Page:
Fraser Brown’s favourite games of 2017

We asked a handful of our contributors to put together a list of their three favourite games from 2017. Their picks are running across the week while the rest of RPS slumbers.

I think I would have lost my mind if it wasn’t for the many incredible digital holidays I’ve taken in 2017. It’s been a bit overwhelming to play so many great but also massive games in a single year, however. New Year’s resolution: squeeze more brief games into my life.

Divinity: Original Sin 2

If I only got one pick instead of three, this would have to be it — a game where you can chat to haughty crabs one minute and steal someone’s face to hide the fact that you’re a walking, talking skeleton the next. It sets the bar for sandbox RPGs but also boasts exceptional (and crazy) tactical combat that, incredibly, I might enjoy more than XCOM’s. What can I say? I love to set fire to things.

Tacoma

The impetus for my resolution, Tacoma is as slick and clever as it is intimate and heartfelt. The titular space station made for a wonderful, temporary home, and its inhabitants fantastic company. 50 hours of world-building couldn’t make it more vivid, and there are few stronger examples of fantastic environmental storytelling and incidental flavour. I must have read the ingredients to every packet of food on the station, and I have no regrets.

Total War: Warhammer 2

Warhammer 2 might have finally knocked Shogun 2 off the top of my Total War list, and when combined with the first game via Mortal Empires, it’s the most ambitious thing Creative Assembly has ever made, both in terms of its incredible scale and its elaborate, diverse factions. It’s the Skaven who are the stars though — nothing will ever be as fun as commanding armies of chittering ratmen as they devour an entire world.

9 Comments

  1. Jeroen D Stout says:

    I was really surprised by how much I liked Tacoma. The casualness of it, and the great way of viewing the story won me over. I started wishing more television shows had similar scrubbing-through-timeline ability. Watching someone’s photos, missing a few words and thoughtlessly scrubbing back just is a great mechanic.

    Add to that the intrige of playing a character whose motivations are kept from you, and it is all really quite tidy and nice.

    It was also very satisfying finishing the game and feeling you just watch-played a short novel, with no gameplay ‘hooks’ that demand you go back and collect all the sauce packets. Just the satisfaction of having a story well-read, which you can look back fondly on.

    • Fraser Brown says:

      Yeah, I absolutely loved sneaking a glimpse at a letter home or an email argument while the crew chatted away, knowing that I wouldn’t have to miss anything.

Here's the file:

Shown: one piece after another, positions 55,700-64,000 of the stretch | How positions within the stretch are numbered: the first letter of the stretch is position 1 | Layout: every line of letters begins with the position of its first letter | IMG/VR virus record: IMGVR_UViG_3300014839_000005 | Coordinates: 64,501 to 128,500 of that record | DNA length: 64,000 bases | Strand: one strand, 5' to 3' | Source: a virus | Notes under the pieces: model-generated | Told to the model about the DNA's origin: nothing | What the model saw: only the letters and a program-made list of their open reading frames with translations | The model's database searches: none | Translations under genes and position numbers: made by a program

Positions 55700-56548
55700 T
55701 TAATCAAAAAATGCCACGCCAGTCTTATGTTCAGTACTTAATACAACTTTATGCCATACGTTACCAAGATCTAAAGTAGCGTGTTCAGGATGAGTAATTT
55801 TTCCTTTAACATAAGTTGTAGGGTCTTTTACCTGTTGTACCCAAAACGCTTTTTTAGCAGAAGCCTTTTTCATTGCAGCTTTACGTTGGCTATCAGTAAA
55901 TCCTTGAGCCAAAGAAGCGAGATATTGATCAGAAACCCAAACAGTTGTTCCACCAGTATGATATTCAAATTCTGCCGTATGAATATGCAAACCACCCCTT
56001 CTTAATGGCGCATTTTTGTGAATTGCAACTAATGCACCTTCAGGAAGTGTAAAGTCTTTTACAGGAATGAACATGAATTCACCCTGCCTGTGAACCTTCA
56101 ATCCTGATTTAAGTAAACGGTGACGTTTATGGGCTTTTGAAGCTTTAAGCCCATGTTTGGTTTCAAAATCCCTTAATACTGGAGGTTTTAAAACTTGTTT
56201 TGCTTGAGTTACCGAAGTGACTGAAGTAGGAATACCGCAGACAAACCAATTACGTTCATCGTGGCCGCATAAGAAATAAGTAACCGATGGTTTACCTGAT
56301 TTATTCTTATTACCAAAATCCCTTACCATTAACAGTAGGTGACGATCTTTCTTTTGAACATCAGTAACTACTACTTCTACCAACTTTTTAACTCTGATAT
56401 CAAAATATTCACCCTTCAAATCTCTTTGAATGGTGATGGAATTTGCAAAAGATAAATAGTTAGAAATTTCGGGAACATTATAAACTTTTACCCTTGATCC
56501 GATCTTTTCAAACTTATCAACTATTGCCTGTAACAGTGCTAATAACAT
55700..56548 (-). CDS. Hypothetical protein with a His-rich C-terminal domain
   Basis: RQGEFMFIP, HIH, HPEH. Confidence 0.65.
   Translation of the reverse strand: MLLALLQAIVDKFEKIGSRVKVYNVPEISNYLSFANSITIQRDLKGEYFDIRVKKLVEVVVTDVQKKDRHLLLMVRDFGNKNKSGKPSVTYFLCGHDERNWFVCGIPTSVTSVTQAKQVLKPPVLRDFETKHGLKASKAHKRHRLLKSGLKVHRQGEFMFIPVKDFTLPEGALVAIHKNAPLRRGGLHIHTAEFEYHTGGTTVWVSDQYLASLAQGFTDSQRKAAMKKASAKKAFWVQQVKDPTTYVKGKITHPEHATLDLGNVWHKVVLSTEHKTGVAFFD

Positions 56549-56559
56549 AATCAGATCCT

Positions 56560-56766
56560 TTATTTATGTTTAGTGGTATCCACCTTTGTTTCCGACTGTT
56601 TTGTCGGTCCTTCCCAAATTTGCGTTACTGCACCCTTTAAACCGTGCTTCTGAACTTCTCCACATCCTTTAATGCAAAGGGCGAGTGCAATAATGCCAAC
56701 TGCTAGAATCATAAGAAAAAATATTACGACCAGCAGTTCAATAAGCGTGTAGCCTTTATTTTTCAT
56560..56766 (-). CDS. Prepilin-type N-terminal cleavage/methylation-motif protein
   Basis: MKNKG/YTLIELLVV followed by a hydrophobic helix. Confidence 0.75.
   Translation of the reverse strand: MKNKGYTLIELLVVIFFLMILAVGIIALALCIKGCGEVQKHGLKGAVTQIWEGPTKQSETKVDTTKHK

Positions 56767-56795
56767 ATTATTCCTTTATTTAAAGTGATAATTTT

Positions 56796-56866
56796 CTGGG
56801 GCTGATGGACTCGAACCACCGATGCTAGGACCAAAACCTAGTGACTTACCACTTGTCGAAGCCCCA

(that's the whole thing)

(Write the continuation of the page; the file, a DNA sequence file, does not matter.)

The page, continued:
2. Carra says:

    Divinity is also my game of the year. It also means I’ve only been playing that game for three months. I’m trying to balance that by playing some small games in between the giga games.

    • ashleys_ears says:

      This is why I appreciate Dead Cells so much. It’s basically perfect for just picking up and playing for an hour here or there. Also Kingdom: New Lands. It’s nice to have stuff like that to fit in while I’m diving into giant, sprawling titles like Nier: Automata, Divinity and The Witcher.

  3. MaxMcG says:

    I think they ruined the TW games once they started speeding everything up by 5000% or whatever. I hate playing it at half speed, with the dulled sound; engagements are over in no time. It’s hard to plan tactics on the fly without pausing constantly. Why the rush? Why can’t they at least make speed an option for us 40-somethings?

    • Halk says:

      Oh dear! That is a valid concern I have given that I prefer playing strategy games at a more leisurely speed in my dotage. Is there really no in-game speed slider function?

      • Fraser Brown says:

        There are many speed settings, just like every other Total War. The default speed should be fine most of the time, and I rarely slow it down, but the faster speeds are handy when a battle is pretty much done and you’re just waiting for it to end.

  4. poliovaccine says:

    Tacoma reminds me of something I’ve always wanted out of books, and might try myself someday. Yknow how, when you read something online, particularly an encyclopedic entry or something with a citation or a footnote, sometimes you can mouse over the relevant word or phrase, which will be hyperlinked, and then a bubble or window pops up displaying further information? I want to see that with *detail,* in *fiction.* Maybe even in screenplays, but definitely in novels – like, so that details which are enriching but unnecessary can find their way into that same moment – can even hyperlink to other points in the story’s chronology as they refer to them, so that you can pick your way through the book mosaic-style if you rather, and there’s no directly obvious linear way to read it. Sort of like what Naked Lunch wanted to do/arguably does, but supported by technology. Is it clear what I’m describing, and why Tacoma reminds me of it so much?

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      Yossi says:

      Tyranny does the first half of what you describe, very well. Some words in the dialog are colored, hovering on them you get a more detailed background, or a reminder to something that your character did earlier, and in some cases you can click to get even more details.

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